The slightly longer 30-year ADS depreciable life, taken together with bonus depreciation will likely be yield neutral in most deals neither increasing nor decreasing equity pricing. Some LIHTC partnerships may encounter Code Section 704(b) capital account issues as a result of the accelerated bonus depreciation. The bonus depreciation, especially when paired with deferred capital contributions as a yield maintenance strategy, may cause capital account issues in the first year that can be resolved with low-risk deficit restoration obligations satisfied by subsequent scheduled capital contributions by the investors. Alternatively, LIHTC partnerships can elect out of bonus depreciation and those with nonprofit ownership can have their nonprofits refrain from making the 168(h)(6) election rendering the LIHTC partnership ineligible for bonus depreciation. Reduced equity pricing and 30-year depreciation may cause capital account issues in later years of the credit period and compliance period. Many deals will work around these issues by disaffiliating debt, including deferred development fees, and re-allocating losses after the end of the credit period. With more transactions experiencing negative capital accounts in later years, exit taxes will remain a hot button topic in exit provision negotiations.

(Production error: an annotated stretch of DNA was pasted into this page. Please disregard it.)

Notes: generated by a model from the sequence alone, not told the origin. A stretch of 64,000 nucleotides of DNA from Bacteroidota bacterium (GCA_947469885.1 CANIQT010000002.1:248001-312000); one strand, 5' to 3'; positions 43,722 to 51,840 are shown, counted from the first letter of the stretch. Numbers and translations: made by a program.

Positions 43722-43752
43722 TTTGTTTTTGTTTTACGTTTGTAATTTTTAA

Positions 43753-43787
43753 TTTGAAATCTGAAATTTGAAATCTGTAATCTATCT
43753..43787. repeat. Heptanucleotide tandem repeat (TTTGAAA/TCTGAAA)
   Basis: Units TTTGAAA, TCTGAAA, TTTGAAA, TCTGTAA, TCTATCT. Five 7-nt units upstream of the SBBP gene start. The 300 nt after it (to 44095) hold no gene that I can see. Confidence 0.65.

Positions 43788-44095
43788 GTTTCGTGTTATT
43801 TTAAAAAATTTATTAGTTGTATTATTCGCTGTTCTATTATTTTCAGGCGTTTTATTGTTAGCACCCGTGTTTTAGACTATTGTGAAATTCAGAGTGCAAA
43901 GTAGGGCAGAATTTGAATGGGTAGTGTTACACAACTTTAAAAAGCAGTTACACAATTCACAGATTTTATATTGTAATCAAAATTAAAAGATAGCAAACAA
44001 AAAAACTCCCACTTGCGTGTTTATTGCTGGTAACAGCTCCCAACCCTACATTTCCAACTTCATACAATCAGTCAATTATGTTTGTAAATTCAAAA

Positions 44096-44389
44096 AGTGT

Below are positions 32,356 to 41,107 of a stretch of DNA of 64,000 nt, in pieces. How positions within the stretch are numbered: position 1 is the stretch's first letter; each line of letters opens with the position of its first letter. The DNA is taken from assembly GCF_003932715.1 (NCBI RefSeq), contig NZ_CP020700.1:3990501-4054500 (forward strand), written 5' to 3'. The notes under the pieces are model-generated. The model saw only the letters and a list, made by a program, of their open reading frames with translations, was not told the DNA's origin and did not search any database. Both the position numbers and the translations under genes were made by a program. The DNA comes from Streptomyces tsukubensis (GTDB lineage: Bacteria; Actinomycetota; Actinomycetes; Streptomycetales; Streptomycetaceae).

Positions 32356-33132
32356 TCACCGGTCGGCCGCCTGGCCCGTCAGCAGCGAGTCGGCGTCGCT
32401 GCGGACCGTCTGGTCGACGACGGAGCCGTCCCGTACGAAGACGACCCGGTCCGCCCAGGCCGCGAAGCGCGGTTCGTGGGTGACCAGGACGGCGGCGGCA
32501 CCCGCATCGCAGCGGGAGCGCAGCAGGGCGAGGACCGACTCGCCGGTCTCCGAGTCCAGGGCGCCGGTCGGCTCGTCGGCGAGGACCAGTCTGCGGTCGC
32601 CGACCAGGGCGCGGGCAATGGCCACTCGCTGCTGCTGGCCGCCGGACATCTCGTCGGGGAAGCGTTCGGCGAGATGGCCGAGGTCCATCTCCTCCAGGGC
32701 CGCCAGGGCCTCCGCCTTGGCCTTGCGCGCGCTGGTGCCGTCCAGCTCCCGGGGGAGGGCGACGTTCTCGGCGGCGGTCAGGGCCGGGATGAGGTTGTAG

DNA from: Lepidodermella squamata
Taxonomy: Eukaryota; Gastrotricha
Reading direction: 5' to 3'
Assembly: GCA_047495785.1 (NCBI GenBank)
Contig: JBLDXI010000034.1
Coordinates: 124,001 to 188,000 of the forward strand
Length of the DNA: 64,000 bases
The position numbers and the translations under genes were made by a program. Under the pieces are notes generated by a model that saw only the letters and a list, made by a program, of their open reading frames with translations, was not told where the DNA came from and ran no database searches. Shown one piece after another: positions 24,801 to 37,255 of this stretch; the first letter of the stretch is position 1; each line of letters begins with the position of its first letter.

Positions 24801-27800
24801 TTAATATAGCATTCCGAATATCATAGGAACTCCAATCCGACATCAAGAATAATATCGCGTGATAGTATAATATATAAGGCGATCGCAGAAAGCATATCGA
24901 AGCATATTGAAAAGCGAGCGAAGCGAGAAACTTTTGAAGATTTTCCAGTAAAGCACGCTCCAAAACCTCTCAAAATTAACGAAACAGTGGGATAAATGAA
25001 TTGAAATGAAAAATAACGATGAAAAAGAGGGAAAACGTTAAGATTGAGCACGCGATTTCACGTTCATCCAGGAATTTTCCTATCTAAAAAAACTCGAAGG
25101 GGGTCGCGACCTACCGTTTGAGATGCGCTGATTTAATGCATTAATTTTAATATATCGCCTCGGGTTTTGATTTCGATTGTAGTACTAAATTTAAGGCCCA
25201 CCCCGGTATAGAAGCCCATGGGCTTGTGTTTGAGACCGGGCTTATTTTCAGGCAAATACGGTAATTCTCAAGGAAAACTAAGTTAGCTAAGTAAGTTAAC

3.The BEAT